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  • Writer's pictureRobin R Varghese, PT.

Biofeedback in Physical Therapy




Biofeedback

  • Biofeedback is used to control automatic body functions such as heart rate, muscle tension, breathing, perspiration, skin temperature, blood pressure and even brain waves.

  • It is an evidence-based approach to improve the ability to modify involuntary processes consciously.

  • It enables the individual to increase awareness of the process and gain conscious control.

  • Thus, helps to improve your medical condition, relieve chronic pain, reduce stress, or improve your physical or mental performance.

What is the mechanism behind it?

  • There are two major components of the autonomic nervous system, the sympathetic and the parasympathetic systems. The parasympathetic works in particular at rest and recuperation while the sympathetic works at efforts. Due to chronic stress the autonomic nervous system can function worse, consequently the regulation of the body may get disrupted and an imbalance between the two systems may arise.

  • While under stress, heart rate speeds up, muscles tighten, blood pressure rises, sweat excessively, and breathing hastens. The stress responses shown up on the monitor, and then get immediate feedback as per modifications made to stop them.

  • As patient slows the heart rate, lower blood pressure, and ease muscle tension, they get instant feedback on the screen. Eventually, they learn how to control these functions on their own, first without the biofeedback equipment and later without it.

  • The idea behind biofeedback is that, by harnessing the power of mind and becoming aware of what's going on inside the body, one can gain more control over one’s health.

How does it work as a mode of treatment?

  • emphasize that the technology is an aid to the outcome, not a magical solution.

  • biofeedback is not at its most effective when used as a treatment in its own right, but should be integrated with other therapeutic interventions.

  • It acts as an enhancer of the therapy, enabling the patient (and the therapist) to make more effective and rapid progress towards the rehabilitation goal.

  • Furthermore, it is useful in that it helps the patient to reduce their reliance on the therapist and become more reliant on their own performance.

  • It can be used effectively to enable the patient to take some control or ownership over their rehabilitation .

  • The key to success of biofeedback in rehabilitation is to use the device as an adjunct to therapy, to enable the patient to gain control without reliance on the therapist, and once gained, to maintain control without either the therapist or the machine.


Why do Physical Therapists use biofeedback?

  • Physical therapists use biofeedback to help refine a movement sequence or activation pattern to assist patients to achieve a goal.

  • visual, physical and/or auditory feedback may be used to guide the patient to give their optimal performance

Strategies used:

  • Direct feedback where a numerical value is displayed on a wearable device, such as a watch.

  • Transformed feedback the measurements are used to control an adaptive auditory signal, visual display or tactile feedback method.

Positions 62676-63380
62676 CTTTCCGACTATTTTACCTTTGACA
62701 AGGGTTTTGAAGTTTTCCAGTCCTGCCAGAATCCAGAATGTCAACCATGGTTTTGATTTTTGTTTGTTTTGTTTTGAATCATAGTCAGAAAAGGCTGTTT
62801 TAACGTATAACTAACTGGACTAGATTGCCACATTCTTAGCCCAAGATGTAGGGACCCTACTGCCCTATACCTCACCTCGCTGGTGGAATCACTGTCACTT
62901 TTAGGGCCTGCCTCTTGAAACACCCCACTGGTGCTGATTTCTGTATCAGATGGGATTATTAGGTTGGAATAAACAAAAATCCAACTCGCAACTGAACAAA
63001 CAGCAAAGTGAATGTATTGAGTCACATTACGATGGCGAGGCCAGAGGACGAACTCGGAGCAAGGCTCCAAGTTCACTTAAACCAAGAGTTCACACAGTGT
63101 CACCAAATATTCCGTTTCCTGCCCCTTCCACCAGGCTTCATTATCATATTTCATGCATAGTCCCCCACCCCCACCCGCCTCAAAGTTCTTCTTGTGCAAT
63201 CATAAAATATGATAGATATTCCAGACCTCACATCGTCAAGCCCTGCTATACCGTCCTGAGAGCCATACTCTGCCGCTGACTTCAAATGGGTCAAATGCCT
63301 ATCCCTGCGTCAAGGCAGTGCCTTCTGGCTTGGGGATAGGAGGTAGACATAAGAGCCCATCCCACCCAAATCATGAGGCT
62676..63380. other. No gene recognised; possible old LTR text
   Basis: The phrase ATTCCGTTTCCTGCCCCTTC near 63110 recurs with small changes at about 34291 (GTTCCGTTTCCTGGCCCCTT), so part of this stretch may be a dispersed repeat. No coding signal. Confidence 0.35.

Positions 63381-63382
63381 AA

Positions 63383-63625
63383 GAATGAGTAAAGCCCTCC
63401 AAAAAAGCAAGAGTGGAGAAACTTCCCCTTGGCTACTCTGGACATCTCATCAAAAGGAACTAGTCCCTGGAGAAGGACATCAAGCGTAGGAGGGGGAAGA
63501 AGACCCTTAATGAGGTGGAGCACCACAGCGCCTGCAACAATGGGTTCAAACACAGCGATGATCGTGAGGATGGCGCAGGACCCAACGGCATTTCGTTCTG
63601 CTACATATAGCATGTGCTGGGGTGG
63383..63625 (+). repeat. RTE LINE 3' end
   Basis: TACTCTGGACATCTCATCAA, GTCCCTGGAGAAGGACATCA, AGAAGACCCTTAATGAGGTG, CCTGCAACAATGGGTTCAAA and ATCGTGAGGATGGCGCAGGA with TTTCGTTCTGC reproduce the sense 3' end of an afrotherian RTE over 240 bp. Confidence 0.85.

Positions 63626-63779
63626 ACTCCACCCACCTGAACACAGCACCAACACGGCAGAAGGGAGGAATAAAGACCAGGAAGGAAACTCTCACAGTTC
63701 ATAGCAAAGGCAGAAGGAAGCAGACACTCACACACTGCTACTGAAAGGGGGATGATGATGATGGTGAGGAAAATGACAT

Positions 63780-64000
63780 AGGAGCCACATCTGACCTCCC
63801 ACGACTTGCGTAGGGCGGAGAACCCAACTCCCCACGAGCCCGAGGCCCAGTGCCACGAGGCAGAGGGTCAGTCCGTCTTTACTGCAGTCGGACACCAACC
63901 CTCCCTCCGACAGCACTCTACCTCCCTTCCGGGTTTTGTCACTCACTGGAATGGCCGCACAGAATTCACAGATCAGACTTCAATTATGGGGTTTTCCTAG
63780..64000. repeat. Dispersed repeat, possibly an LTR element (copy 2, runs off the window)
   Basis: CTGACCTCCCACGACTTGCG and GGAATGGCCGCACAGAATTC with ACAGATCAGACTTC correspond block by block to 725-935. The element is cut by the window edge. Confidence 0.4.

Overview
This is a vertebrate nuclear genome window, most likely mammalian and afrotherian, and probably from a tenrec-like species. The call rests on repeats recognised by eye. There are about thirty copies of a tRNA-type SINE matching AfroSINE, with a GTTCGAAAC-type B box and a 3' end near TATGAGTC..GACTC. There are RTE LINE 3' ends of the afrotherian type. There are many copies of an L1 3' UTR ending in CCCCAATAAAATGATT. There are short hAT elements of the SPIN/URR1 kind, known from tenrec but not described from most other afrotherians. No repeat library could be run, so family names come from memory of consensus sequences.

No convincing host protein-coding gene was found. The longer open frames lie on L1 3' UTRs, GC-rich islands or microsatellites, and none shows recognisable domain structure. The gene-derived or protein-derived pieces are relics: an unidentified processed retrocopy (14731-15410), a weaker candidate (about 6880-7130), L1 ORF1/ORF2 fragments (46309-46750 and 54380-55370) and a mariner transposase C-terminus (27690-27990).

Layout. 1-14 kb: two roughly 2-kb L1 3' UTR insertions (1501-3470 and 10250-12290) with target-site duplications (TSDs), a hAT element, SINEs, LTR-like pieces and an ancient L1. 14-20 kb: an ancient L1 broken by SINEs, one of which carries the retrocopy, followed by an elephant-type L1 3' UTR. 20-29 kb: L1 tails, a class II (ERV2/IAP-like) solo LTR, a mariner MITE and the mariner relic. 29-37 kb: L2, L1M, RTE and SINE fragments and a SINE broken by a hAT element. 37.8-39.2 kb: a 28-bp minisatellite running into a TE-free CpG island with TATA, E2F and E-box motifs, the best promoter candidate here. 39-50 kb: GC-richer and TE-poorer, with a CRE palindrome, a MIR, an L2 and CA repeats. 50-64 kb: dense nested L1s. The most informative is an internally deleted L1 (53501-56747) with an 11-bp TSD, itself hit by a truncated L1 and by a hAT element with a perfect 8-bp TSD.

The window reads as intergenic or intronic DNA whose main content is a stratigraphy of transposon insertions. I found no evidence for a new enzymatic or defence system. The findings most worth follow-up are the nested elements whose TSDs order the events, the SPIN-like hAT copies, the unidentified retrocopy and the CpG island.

Categories of Biofeedback are:

  • Physiological based

The physiological systems of the body which can be measured to provide biofeedback are the neuromuscular system, the respiratory system and the cardiovascular system.

  • Biomechanical based

Biomechanical biofeedback involves measurements of movement, postural control and force.


Indications:

Constipation

Anxiety, Depression

Fecal incontinence

Raynaud phenomenon

Urinary incontinence

CVA

Chronic pain

Neck pain

Chronic insomnia

​Post traumatic stress syndrome

Chronic fatigue

Hypertension

Migraine headaches

Balance disorder

Fibromyalgia

ADHD

Epilepsy

​Motion sickness

Many different forms of biofeedback are currently used in the clinical setting including:

  • Electromyography (EMG) - measures muscle tension

  • Thermal biofeedback - measures skin temperature

  • Neurofeedback/ electroencephalography (EEG) - measures brain wave activity

  • Electrodermography (EDG) - measures skin electrical activity

  • Heat Flux - measures the rate at which heat is being dissipated from body

  • Pneumography - measures abdominal/chest movement when breathing

  • Capnometry - measures end-tidal carbon dioxide

  • Hemoencephalography - measures the differences in the color of light reflected back through the scalp based on the relative amount of oxygenated and unoxygenated blood in the brain

  • Photoplethysmography (PPG) - measures peripheral blood flow, heart rate, and heart rate variability


Can there be any complications?

  • Biofeedback is a very safe and well-tolerated procedure that has minimal complications.

  • During training, it is beneficial to practice the same techniques without the biofeedback equipment as part of the overall treatment for sustained improvement.

  • Over dependence on the machine may lead to drop in the performance following its discontinuation and the treatment can have less than intended results over time and may require retraining.


At Valley Healing hands, Brownsville, Texas, we provide best physical therapy for CVA, fibromyalgia, Migraine, and many more conditions, integrated with biofeedback mechanism to achieve the best results. Our therapists are highly skilled and well trained with the biofeedback equipment and will be your right guide and trainer. Our patients are completely satisfied with our services. You may learn about it here and get connected to us here. Our patients love us and you too will.


Sources

https://www.health.harvard.edu/medical-tests-and-procedures/biofeedback








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